A dog stands defiantly looking with a sandal within its bite.

What steps should you take to address behavior problems in your dog? In a perfect world, our beloved pooches would be wonderful in every way. They would always respond to our commands and never cause trouble. The reality, though, is that most dogs do have a few behavior issues. You can easily address some behaviors with basic training and socialization, but sometimes that isn’t enough. What steps do we take in addressing more serious behavior problems in dogs?  

The team at Oakland Veterinary Referral Services is here to address behavior problems in dogs and offer some helpful solutions.

Correcting Behavior Problems in Dogs

Most behaviors that your canine displays, good or bad, are simply behaviors that make sense in the “pack”. These behaviors are sometimes instinctual, but they can also be learned. Certain behaviors we don’t like in our homes are merely expressions of a dog following their pack mentality or how a former owner raised them. The good news is that basic obedience training, retraining or redirection will address most problem behaviors. Others, though, require a professional behaviorist.

  1. Aggression — Aggression is one of the biggest behavior complaints among dog owners, and with good reason. If left uncorrected, it can lead to injury for you, your dog, or others. Your dog may manifest aggression as teeth bearing and growling or as a full-on attack. Because of the potential threat of an accident, deal with aggressive behavior at once. 

Aggressive dogs are reactive. Reach out to local trainers or a practice that offers behavior counseling for help with these reactive behaviors. Aggression often stems from fear so your trainer or behavioral modification counselor will likely focus on increasing your dog’s confidence, trust and feelings of safety as part of reducing the reactivity. Choose someone who uses positive techniques to help your dog feel more confident. 

  1. Fear and Anxiety — While some dogs manifest fear through aggression, others exhibit their fear and anxiety. Some dogs are afraid to go on walks, while others cower and shake near other people or dogs. This is a behavior issue that is best addressed by professionals. Seek out training specifically for anxious dogs (some trainers offer one-on-one and in-home training for anxious dogs) and ideally pair training with behavior modification counseling. 
  2. Barking — Barking is something most dogs do and enjoy, but when it becomes incessant, you have a behavior problem. When you scold your pet for barking, you may not realize that you’re actually reinforcing their barking. One of the ways to redirect this issue is to teach them to bark. Yes, that’s right. If you teach your pet to bark on command, then teach them with the “quiet” or “shh” command, and finally reward them after they stop barking, you are reinforcing their silence. This is a behavior you can train on your own or reach out to a local dog trainer. Be consistent with this training and be patient, as you will need time to get your dog used to these new commands.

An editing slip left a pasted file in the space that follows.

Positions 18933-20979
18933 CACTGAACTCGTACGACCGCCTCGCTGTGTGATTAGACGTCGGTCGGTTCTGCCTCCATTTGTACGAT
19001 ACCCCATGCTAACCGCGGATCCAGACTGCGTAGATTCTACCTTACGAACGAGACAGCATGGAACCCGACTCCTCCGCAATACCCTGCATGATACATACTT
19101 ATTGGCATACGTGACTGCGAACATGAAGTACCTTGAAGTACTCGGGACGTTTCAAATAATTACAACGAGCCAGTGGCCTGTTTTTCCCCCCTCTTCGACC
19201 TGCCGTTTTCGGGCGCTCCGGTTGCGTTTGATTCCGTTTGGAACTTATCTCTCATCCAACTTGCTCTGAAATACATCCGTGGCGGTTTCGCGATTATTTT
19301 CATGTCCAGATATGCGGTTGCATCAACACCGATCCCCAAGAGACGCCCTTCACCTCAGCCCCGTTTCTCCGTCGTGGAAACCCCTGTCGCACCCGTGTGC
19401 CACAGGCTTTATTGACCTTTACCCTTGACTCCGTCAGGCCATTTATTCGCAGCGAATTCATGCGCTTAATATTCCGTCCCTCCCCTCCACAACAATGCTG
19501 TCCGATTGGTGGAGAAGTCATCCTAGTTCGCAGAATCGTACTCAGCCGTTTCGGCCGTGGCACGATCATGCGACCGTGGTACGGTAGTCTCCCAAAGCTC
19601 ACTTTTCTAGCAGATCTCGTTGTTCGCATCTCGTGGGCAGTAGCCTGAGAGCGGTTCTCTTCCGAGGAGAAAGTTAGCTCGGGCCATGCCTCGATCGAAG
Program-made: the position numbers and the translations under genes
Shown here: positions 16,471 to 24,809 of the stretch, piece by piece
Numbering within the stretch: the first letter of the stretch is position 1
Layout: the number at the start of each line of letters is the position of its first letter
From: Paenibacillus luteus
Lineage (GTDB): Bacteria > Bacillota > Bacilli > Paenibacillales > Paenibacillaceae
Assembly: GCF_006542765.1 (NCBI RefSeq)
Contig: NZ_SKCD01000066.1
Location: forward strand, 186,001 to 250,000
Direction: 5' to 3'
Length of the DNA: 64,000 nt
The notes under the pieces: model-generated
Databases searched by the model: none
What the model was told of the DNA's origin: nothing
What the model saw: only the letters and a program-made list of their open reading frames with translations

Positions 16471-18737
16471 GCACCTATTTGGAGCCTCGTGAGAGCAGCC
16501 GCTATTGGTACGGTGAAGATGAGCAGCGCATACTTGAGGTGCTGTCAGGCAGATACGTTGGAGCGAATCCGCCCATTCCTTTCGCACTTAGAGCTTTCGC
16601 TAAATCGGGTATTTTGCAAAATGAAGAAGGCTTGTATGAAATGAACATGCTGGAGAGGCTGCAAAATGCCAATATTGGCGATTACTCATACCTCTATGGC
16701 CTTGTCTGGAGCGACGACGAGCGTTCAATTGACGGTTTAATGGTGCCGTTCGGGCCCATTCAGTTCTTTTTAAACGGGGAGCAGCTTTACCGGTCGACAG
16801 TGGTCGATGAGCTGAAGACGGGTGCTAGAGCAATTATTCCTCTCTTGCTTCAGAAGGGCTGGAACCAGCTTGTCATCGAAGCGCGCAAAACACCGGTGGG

3. Digging and chewing — These two behaviors are sometimes a result of separation anxiety or boredom if you leave your pet alone for long periods of time. Digging and chewing are natural behaviors, and many pets enjoy them, but obviously it can become a problem. Digging may also increase your pet’s risk of escape. Redirect digging and chewing by giving your pet an area to dig in, or things they can chew on instead of a shoe, for example. Reward them with verbal praise or treats for choosing the new correct area to dig in or thing to chew on. This is another behavior you can potentially address at home.  

Other common problem behaviors include the list below and can be addressed through professional training with the best results from individual training:

  • Leash pulling
  • Jumping up
  • Resource guarding
  • Begging
  • Whining
  • Not responding to commands

Addressing Behavior Problems in Dogs

If your dog is experiencing problem behaviors, the first order of business is to make sure there isn’t a health issue at play. Behaviors such as these can be a result of pain. That is why a checkup with your veterinarian can both examine your pet for possible health concerns and give you a chance to ask questions about the behavior.

If the problem behaviors are not a health issue, we recommend these options:

  • Seek out a trainer who offers group, one-on-one and/or in-home training for reactive or anxious dogs
  • Schedule a behavior consultation with a veterinarian trained in behavior modification
  • If your dog’s problem is more severe, we recommend consulting a professional trainer or veterinary behaviorist. The behavioral team at OVRS offers consultation to address several behavior issues.

Discouraging Problem Behaviors at Home

At-home ways to help discourage or redirect a problem behavior:

  • Make sure your pet has things to do while you are away. Many bad behaviors are a result of boredom. Give your pet interactive games, such as food puzzles and toys, and make sure you are exercising your pet 20-30 minutes each day.
  • Discourage the behavior by using redirection (to the preferred behavior, or the behavior you want to see) along with positive reinforcement (rewarding your pet with treats and praise) for the desired behavior.
  • Make sure your pet has had basic obedience training and socialization. 
  • Don’t react to bad behavior with punishment, as this will reinforce the behavior, in most cases.

Don’t feel alone in dealing with your dog’s behavior issues, or simply try to deal with them without help. Often they can be corrected, allowing you a closer bond with your canine friend. Look for behavior resources in your area or for more information, please contact us